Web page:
If you haven’t studied English since high school, you’re going to gain (or regain) valuable knowledge about your mother tongue.
TEFL certification benefit #5: Expanding your professional network
Last but not least, getting TEFL certified allows you to connect with a community of other prospective and experienced teachers who are also already in, or breaking into, the industry.
Many TEFL programs offer lifelong access to an alumni network as well as exclusive job boards and forums where teachers can share job openings, commiserate, and exchange tips.
TEFL certification benefit #5: Membership in the TEFL club never expires
A major feather in the TEFL cap is that certification never expires. Once you’re certified, you’re recognized for life as a holder of that accreditation.
Why is TEFL certification better than CELTA for most teachers?
Another common English-teaching certification, which is often confused with TEFL, is called CELTA (Certificate in English Language Teaching to Adults), provided by Cambridge Assessment English. It’s helpful to think of CELTA as a “brand” of TEFL certification.
While CELTA certification might be the better option under certain circumstances, and it’s arguably more prestigious than standard TEFL certification, here’s why TEFL certification is usually the right fit for most teachers:
- TEFL training focuses on all age groups, whereas CELTA primarily trains teachers in adult ESL education
- CELTA offers no or limited job placement assistance; on the other hand, many TEFL courses help teachers find ESL positions after they graduate
- CELTA certification (which costs anywhere between $1,500 to $4,000) is significantly more expensive than most TEFL courses
- Most CELTA courses are only available in-person and are somewhat intensive, so they might not work if you’re enrolled in school or are working. TEFL certification is often available on a more part-time basis or entirely online, so it’s more flexible schedule-wise.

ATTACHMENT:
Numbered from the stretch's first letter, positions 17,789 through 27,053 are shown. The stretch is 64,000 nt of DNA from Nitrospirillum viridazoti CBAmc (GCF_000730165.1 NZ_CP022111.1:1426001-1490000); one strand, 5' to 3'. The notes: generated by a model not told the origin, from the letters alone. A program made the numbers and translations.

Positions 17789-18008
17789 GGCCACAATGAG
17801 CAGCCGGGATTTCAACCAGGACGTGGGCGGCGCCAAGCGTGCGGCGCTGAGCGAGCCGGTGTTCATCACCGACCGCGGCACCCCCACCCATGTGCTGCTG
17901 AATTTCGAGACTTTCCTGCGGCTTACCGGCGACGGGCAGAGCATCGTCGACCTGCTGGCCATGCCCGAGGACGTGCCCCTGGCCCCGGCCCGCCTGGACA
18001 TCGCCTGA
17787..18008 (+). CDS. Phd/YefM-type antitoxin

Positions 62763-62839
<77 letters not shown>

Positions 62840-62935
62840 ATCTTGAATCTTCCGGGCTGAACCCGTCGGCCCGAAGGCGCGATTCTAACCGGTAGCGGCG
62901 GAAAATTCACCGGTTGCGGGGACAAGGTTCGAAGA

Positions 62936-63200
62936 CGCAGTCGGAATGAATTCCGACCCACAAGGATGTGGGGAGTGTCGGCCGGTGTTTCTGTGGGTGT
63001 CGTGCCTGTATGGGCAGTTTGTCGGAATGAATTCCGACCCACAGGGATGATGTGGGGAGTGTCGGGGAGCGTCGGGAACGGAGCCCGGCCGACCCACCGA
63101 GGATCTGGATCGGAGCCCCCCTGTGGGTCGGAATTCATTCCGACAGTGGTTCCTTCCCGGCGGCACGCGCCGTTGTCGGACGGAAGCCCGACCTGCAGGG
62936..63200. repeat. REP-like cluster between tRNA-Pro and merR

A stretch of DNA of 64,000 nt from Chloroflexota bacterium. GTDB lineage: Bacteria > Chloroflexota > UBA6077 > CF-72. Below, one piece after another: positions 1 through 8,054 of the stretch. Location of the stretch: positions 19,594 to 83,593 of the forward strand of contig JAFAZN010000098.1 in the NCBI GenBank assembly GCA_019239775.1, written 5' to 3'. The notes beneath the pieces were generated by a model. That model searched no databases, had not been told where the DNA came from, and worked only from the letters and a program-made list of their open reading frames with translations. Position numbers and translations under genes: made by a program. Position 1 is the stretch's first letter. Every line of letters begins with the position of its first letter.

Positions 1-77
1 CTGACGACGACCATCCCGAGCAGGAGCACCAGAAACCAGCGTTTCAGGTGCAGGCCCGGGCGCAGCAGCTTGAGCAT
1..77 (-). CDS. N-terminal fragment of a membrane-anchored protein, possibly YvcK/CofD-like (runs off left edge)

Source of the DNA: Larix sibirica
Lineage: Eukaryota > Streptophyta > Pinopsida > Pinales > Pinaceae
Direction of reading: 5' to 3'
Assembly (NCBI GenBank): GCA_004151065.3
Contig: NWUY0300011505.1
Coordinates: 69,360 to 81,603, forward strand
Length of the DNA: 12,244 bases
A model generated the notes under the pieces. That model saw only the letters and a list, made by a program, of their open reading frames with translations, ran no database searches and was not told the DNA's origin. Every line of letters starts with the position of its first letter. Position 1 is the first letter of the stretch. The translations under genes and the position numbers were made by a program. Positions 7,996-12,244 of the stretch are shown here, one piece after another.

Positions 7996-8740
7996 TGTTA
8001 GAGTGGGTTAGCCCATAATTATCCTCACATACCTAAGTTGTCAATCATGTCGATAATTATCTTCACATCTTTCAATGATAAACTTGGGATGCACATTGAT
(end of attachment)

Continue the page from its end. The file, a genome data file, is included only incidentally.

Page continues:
- TEFL certification is open to anyone; CELTA certification requires the enrollee to be at least 18 and have a high school diploma.
DELTA vs TEFL Certification: Why TEFL?
The acronyms seemingly never end, right? Another English teaching program offered through Cambridge is called DELTA (Diploma in Teaching English to Speakers of Other Languages).
However, it’s also not ideal for most green ESL teachers because it’s designed for individuals who already have experience. It’s also more costly, usually coming with a price tag in the thousands.
DELTA might be a good choice once you’ve already established your career and are aiming to break into the upper echelons of the ESL industry (like international schools), but it doesn’t make a lot of sense for new teachers.
Always look for proper accreditation in a course
The internet is awash in various TEFL certification providers. Most are reputable, but some are not. The key element to look for when you’re vetting a potential TEFL provider is accreditation.
Various TEFL accrediting bodies are recognized worldwide. These organizations vet TEFL courses and then lend their accreditation to them to enhance their credibility. Here are some of the top TEFL accreditors:
- IATEFL (International Association of Teachers of English as a Foreign Language)
- ACCET (Accrediting Council for Continuing Education and Training)
- Teacher Training Council
Stay tuned for upcoming training from RVF International
We’re always developing innovative ways to prepare new ESL teachers in Spain to thrive both inside and outside of the classroom.
Contact RVF International to learn more about TEFL certifications to teach English in Spain. And stay tuned; in the near future, we may be offering our program participants our own International English teacher training.
Ben Bartee is a Bangkok-based American journalist, grant writer, political essayist, researcher, travel blogger, and amateur philosopher. Contact him on Linkedin and check out his Portfolio.